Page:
Current education standards failing students, country
By DEANN NELSON
This is an open letter to New York’s Four: governor, legislature, Board of Regents, and commissioner of education.
“Mary,” a Jamestown kindergarten child, receives tutoring in reading and traditional math — not the ridiculous Common Core — so that she can have some hope of mastering these basic skills. Her guardian grandparents are fearful; Jamestown has high failure rates on state tests (three-year failure rate averages: ELA 80 percent; math 78 percent). Her school worksheets contain many circled errors but no corrections required. Why? Isn’t this a basic teacher task so errors don’t solidify? Stunningly, the teacher replied, “I don’t have time.” She added that if she was not on a certain page and line in the teacher’s manual when her supervisor appeared, she was reprimanded. Sounds like blue-collar work.
For a century plus, individuals and commissions reported that student teachers were very low caliber. Programs are progressivist child-centered, anti-curriculum, and anti-intellectual. Dr. James Koerner published “The Miseducation of American Teachers” (1963), saying teacher training programs had “an appalling lack of evidence” and didn’t prepare students for on-the-job performance. Education is “one of the intellectually weakest” fields in higher education. “Slackers wanting to earn the country’s easiest college major, should major in education,” suggested CBS news.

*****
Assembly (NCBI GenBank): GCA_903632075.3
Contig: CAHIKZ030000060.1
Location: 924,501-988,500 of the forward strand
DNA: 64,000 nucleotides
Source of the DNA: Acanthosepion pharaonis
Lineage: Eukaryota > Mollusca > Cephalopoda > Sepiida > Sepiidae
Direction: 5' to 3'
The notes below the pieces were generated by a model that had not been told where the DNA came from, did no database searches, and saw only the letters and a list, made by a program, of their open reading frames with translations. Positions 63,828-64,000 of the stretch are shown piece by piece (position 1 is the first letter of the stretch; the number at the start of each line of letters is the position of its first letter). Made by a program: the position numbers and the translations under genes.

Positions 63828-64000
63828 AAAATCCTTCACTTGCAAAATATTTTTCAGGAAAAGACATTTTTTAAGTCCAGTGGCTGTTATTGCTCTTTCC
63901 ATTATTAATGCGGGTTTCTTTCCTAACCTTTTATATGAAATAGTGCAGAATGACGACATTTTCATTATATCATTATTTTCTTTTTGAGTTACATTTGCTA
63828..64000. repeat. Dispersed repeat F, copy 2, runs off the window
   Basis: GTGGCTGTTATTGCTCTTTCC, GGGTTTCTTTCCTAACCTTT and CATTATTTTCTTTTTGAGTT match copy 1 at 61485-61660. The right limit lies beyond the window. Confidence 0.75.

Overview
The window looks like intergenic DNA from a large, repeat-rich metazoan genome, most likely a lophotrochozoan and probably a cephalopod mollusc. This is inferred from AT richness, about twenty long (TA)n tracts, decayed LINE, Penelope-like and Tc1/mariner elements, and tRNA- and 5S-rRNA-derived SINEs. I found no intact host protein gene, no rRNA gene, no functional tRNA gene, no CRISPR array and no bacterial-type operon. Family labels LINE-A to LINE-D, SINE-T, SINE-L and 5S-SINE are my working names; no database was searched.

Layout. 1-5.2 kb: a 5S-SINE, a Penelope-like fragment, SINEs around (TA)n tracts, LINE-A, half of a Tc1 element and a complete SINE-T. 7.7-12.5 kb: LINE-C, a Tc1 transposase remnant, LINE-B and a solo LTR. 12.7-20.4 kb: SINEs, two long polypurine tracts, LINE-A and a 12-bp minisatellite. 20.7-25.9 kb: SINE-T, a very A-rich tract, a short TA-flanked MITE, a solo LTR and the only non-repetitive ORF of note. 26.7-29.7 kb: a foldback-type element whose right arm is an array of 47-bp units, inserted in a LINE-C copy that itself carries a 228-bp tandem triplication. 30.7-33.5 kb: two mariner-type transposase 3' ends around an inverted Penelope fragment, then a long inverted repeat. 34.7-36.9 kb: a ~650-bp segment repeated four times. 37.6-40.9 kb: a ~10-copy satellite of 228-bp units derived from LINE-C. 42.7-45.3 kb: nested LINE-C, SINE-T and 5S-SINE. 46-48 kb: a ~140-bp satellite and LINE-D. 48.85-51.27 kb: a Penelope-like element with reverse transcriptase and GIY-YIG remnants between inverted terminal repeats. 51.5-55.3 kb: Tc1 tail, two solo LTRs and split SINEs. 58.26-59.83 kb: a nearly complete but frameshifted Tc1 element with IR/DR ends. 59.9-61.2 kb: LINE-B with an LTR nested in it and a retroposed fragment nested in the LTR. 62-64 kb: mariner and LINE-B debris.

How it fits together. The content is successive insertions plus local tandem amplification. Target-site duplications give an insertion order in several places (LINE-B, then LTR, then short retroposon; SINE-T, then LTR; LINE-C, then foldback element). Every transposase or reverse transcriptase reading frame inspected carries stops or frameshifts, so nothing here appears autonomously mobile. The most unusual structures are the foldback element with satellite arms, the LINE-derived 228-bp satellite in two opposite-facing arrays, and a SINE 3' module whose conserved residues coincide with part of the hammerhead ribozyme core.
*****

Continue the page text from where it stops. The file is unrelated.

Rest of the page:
The famous Coleman Report (1966) found teacher score on verbal skills test the most predictive of student achievement. But prospective teachers score more than 100 points below the average SAT score. Master’s degrees in education, said Coleman, do nothing to raise achievement levels in students. Neither does state certification, especially since it is so dumbed down in New York (e.g, literacy test dropped; low cut score on test).
Top-performing nations select future teachers from the top 10 percent of college graduates. The U.S. selects future teachers from the bottom 30 percent of high school graduates. Coleman further stated most variation in achievement occurs within schools, not between schools. A clear message to legislators pushing charter schools and vouchers.